Njabulo Ngidi.

JOHANNESBURG – I am terrible with goodbyes. I prefer to make a silent exit without the fanfare because I get all emotional and soppy, which isn’t good for my street cred.

So to protect my street cred and tissues, this isn’t a goodbye. It’s rather a note until we meet again. This is my last column here because today I start a new chapter elsewhere. This is no April Fool’s joke.

The time I have spent at Independent Media, just over a year now, felt longer than that because of the many firsts I had experienced here and just how much I grew in a short space of time.

It’s here that I went on my first trip beyond the borders of South Africa, to cover Mamelodi Sundowns’ CAF Confederation Cup playoff with Ghana’s Medeama in May last year.

Like the rookie that I was, I left without the right adaptor to connect to the socket they use on that side. The friendly hotel staff bailed me out, though. But the adaptor they borrowed me didn’t work on match-day because there was no electricity at Sekondi-Takoradi Stadium.

If I’d known that earlier, I would have used my laptop sparingly to prolong its battery life. I wasn’t that smart then, and I suffered the misfortune of having it die before I could send the match report.

Thankfully, I had most of it saved on my e-mails draft, so I just continued from there and sent the report.

It was a frantic finish to what was an emotional day, nervous on my first international assignment, driven by the desire not to screw it up.

Sundowns players had a similar attitude, not wanting to screw it up after winning the first leg 3-1. Somehow they did, losing 2-0 to be eliminated from the Confederation Cup after AS Vita knocked them out of the CAF Champions League.

The Brazilians’ disappointment was short-lived after CAF announced that Vita were kicked out of the tournament for using a suspended player, and that Sundowns would take their place in the group stage.

That trip to Ghana ended up meaningless in the greater scheme of things. But it played a big role in toughening up Sundowns before they went on to become African champions.

The club endured a lot of dirty tricks before and during the match. They had to force their way on to the stadium to train on the eve of the game after having been denied entry.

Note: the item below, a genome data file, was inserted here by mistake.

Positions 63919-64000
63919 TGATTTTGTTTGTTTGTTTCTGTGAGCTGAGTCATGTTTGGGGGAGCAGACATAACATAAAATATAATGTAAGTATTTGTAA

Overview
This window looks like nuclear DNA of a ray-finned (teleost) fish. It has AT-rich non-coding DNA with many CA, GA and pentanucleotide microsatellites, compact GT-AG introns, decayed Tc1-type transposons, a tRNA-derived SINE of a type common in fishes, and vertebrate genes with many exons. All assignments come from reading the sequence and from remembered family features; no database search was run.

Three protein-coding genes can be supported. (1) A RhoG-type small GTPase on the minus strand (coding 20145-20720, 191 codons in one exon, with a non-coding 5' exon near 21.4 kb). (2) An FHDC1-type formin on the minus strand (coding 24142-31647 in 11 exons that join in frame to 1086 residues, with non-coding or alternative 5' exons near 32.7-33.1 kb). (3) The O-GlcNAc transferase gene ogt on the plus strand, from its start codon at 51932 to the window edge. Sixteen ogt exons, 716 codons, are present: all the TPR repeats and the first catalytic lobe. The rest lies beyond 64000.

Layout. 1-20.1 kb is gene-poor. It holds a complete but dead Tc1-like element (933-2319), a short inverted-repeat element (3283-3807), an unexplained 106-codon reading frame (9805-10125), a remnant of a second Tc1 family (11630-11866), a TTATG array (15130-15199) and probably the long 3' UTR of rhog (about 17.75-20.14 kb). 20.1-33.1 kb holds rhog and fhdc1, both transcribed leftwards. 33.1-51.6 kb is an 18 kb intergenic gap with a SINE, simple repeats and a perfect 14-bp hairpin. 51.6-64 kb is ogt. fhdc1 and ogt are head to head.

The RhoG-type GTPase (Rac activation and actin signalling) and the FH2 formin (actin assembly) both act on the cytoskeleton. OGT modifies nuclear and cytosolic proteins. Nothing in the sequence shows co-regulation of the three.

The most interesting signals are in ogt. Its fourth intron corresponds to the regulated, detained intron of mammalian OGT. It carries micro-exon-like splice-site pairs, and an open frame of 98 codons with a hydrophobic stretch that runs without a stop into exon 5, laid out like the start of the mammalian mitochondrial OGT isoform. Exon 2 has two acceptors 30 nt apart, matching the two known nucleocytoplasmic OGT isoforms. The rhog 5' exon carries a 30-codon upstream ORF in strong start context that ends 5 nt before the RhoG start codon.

After finding their way inside, Sundowns had their training session watched by Medeama players and officials. That was before they wanted to kick Sundowns out, saying that their time was up when, in fact, it wasn’t.

Pitso Mosimane stood his ground, saying his team would train. While he was arguing with the Medeama officials, Manqoba Mngqithi and Rhulani Mokwena were putting the team through their paces.

If it wasn’t for the Ghana experience, they wouldn’t have been able to go to Setif – take the game to them in their own backyard and be unfazed as fans threw missiles.

That trip was also an eye-opener for me. I invested in the right international adaptors. That’s why it was a breeze when I was in Zambia for the Brazilians’ clash with Zesco United in the semi-final of the Champions League.

But even that trip wasn’t without its challenges. The sim card I had loaded data on didn’t have a signal at the stadium. The positive was that the auditorium had wi-fi. But you couldn’t see the match in the auditorium.

So I wrote my match report and after the referee blew the final whistle, I rushed to the auditorium to send it before going to the post-match press conferences.

These two trips prepared me for how not to panic under pressure in a foreign environment. That, along with advice from Bra Jakes (Matshelane Mamabolo).

I realised that playing and covering football on the continent isn’t for sissies. You need to be calmer than Buddha or you will lose your mind.

That calmness was needed in the Cairo traffic that saw me travel more than five hours on a route that should take just over two hours. I wasn’t complaining. I had, after all, seen Sundowns make history by winning the Champions League.

By the time I covered the men’s and women’s Africa Cup of Nations in Gabon and Cameroon, the first time I did that outside our shores, I was an experienced traveller on the continent.

That’s why I am grateful for the opportunities this paper (The Star) gave me, helping me grow as a journalist and a person.

* Sports Editor’s Note: All the very best, Njabulo, nice working with you.

Saturday Star